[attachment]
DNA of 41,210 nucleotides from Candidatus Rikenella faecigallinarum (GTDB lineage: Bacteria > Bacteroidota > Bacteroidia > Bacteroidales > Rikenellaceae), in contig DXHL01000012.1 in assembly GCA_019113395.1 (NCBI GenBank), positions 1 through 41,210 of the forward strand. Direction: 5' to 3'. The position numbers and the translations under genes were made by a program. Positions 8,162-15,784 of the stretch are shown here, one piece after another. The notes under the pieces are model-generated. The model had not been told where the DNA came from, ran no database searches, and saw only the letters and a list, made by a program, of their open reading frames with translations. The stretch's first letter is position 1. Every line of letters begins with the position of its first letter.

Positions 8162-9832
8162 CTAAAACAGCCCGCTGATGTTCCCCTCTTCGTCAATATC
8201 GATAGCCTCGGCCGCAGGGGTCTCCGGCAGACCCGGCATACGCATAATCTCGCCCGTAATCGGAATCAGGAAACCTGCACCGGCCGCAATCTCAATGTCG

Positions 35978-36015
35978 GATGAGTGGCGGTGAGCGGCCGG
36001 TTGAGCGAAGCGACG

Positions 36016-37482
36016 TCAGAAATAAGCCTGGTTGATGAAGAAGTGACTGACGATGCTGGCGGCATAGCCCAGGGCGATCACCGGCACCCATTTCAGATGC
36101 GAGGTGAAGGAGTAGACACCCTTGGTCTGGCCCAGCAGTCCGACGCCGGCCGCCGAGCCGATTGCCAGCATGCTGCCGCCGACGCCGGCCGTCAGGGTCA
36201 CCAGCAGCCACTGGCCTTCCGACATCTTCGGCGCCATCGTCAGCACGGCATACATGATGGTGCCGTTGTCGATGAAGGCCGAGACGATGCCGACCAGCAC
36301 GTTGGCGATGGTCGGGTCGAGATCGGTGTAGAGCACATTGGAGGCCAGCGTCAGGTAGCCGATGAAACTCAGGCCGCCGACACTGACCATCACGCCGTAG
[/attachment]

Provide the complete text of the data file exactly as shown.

DNA of 41,210 nucleotides from Candidatus Rikenella faecigallinarum (GTDB lineage: Bacteria > Bacteroidota > Bacteroidia > Bacteroidales > Rikenellaceae), in contig DXHL01000012.1 in assembly GCA_019113395.1 (NCBI GenBank), positions 1 through 41,210 of the forward strand. Direction: 5' to 3'. The position numbers and the translations under genes were made by a program. Positions 8,162-15,784 of the stretch are shown here, one piece after another. The notes under the pieces are model-generated. The model had not been told where the DNA came from, ran no database searches, and saw only the letters and a list, made by a program, of their open reading frames with translations. The stretch's first letter is position 1. Every line of letters begins with the position of its first letter.

Positions 8162-9832
8162 CTAAAACAGCCCGCTGATGTTCCCCTCTTCGTCAATATC
8201 GATAGCCTCGGCCGCAGGGGTCTCCGGCAGACCCGGCATACGCATAATCTCGCCCGTAATCGGAATCAGGAAACCTGCACCGGCCGCAATCTCAATGTCG

Positions 35978-36015
35978 GATGAGTGGCGGTGAGCGGCCGG
36001 TTGAGCGAAGCGACG

Positions 36016-37482
36016 TCAGAAATAAGCCTGGTTGATGAAGAAGTGACTGACGATGCTGGCGGCATAGCCCAGGGCGATCACCGGCACCCATTTCAGATGC
36101 GAGGTGAAGGAGTAGACACCCTTGGTCTGGCCCAGCAGTCCGACGCCGGCCGCCGAGCCGATTGCCAGCATGCTGCCGCCGACGCCGGCCGTCAGGGTCA
36201 CCAGCAGCCACTGGCCTTCCGACATCTTCGGCGCCATCGTCAGCACGGCATACATGATGGTGCCGTTGTCGATGAAGGCCGAGACGATGCCGACCAGCAC
36301 GTTGGCGATGGTCGGGTCGAGATCGGTGTAGAGCACATTGGAGGCCAGCGTCAGGTAGCCGATGAAACTCAGGCCGCCGACACTGACCATCACGCCGTAG